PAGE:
At the end of a long, dusty day, as you eye the last glimmers of the sun setting behind the bank-of-whatever building, ear the wistful howls of MoPac, and recall a simpler but distant time with lower property taxes and rent, just remember that its a short drive to the Ranch, a short trip to Redemption.
Sometimes a restaurant is a scene; sometimes a restaurant is a dish; and sometimes a restaurant is a revelation. Intero is a revelation.
Barley Swine's chef and owner, Bryce Gilmore, has been a James Beard finalist half a dozen times, and for good reason: This is world-class locavoring with immense attention to taste, presentation, and delivery.
All I can say is that these biscuits were conjured in heaven and delivered by angels, served steamy. You could spread used motor oil darker than death on these biscuits and still write a letter home to mama about how good they were.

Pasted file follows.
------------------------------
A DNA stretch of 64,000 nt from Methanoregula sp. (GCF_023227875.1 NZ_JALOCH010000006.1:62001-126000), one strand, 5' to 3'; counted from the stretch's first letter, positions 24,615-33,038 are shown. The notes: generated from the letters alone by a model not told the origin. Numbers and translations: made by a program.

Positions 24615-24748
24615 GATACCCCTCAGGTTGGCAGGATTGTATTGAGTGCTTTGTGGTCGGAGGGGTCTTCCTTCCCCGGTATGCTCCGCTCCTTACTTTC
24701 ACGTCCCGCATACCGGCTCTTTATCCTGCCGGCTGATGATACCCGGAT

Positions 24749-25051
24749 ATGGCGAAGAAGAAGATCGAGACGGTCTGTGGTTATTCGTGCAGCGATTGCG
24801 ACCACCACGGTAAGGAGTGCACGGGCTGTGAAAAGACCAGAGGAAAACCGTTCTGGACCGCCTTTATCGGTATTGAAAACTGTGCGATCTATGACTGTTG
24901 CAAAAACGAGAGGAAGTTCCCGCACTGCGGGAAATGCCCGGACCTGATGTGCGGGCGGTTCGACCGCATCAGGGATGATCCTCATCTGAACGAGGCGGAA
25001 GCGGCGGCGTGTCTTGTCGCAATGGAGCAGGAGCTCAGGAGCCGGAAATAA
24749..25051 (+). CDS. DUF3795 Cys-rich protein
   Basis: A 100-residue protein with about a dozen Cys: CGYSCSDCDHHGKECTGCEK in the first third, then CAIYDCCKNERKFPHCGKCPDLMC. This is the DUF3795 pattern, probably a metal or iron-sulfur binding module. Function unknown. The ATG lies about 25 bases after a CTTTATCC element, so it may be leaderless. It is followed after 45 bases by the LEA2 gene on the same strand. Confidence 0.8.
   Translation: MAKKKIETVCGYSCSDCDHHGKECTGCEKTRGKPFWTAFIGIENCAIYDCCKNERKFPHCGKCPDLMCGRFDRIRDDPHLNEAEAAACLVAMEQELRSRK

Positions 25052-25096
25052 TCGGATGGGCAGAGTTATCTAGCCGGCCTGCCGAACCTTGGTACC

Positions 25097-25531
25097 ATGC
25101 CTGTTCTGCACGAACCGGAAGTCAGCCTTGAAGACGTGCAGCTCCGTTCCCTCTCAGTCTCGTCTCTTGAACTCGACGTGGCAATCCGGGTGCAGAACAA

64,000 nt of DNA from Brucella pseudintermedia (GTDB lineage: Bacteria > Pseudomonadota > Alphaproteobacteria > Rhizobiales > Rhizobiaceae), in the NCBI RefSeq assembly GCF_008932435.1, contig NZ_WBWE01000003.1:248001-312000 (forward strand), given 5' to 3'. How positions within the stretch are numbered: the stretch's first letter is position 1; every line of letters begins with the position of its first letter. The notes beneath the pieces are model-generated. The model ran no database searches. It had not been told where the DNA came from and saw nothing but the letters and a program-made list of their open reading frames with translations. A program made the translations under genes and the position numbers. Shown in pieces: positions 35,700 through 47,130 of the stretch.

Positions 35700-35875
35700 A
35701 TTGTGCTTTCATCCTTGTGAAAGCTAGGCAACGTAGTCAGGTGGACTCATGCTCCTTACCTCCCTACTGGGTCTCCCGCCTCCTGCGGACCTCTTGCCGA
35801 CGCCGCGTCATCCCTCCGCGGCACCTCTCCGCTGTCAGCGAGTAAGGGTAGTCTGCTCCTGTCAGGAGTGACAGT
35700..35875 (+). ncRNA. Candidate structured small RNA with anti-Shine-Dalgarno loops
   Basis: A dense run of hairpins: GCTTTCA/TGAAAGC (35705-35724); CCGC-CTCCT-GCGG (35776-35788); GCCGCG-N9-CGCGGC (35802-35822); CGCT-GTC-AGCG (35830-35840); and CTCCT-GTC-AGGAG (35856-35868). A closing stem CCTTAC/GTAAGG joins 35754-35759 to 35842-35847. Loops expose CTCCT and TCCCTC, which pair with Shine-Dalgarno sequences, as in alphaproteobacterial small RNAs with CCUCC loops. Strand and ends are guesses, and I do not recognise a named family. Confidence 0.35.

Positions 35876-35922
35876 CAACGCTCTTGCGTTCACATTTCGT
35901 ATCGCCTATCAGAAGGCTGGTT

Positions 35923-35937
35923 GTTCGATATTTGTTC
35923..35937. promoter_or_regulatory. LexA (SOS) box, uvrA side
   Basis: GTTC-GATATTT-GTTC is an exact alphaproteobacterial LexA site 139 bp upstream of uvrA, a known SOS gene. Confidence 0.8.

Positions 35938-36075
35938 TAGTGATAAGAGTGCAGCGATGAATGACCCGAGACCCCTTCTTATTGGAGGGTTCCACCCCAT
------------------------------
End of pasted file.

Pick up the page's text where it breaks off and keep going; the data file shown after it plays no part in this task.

Food is food, but food is about more than food. There's place and presentation, history and memory, time and tradition, people and personality, comfort and novelty, expectation and surprise, bias and preference, foreplay and afterglow... Good eating is a complicated emotional event not wholly contained on the fork, between the chopsticks, or in the injera.
...the Mole Amarillo was above and beyond. Although described in the menu as a "light mole", it was flavorful, nuanced, and surprising.
The first thing to note about Contigo is that it is all outdoor space, about half of it covered. That's right: just like an old-skool Texas prison, there ain't no air conditioning.
There's something civilized about tapas, allowing your meal to develop at your pace as you respond to the latest dish, sip, conversation, or what your neighbors' ordered.
Always sit at the bar, especially the chef's bar, at a restaurant (doubly necessary if you've been 'married' for more than 30 years...).
Pitching themselves as nose to tail and farm to table (and chef owned), there's a lot of pride in the place and the food.